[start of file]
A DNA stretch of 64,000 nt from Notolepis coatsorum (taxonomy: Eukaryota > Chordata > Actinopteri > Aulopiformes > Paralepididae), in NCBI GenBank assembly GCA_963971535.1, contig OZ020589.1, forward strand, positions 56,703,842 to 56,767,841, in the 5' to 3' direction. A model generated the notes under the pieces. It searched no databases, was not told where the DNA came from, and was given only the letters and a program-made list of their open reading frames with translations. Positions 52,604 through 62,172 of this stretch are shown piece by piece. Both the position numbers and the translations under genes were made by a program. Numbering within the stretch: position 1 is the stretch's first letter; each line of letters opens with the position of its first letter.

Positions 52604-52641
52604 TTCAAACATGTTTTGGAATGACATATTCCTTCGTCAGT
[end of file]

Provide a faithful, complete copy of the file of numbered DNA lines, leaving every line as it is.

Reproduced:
A DNA stretch of 64,000 nt from Notolepis coatsorum (taxonomy: Eukaryota > Chordata > Actinopteri > Aulopiformes > Paralepididae), in NCBI GenBank assembly GCA_963971535.1, contig OZ020589.1, forward strand, positions 56,703,842 to 56,767,841, in the 5' to 3' direction. A model generated the notes under the pieces. It searched no databases, was not told where the DNA came from, and was given only the letters and a program-made list of their open reading frames with translations. Positions 52,604 through 62,172 of this stretch are shown piece by piece. Both the position numbers and the translations under genes were made by a program. Numbering within the stretch: position 1 is the stretch's first letter; each line of letters opens with the position of its first letter.

Positions 52604-52641
52604 TTCAAACATGTTTTGGAATGACATATTCCTTCGTCAGT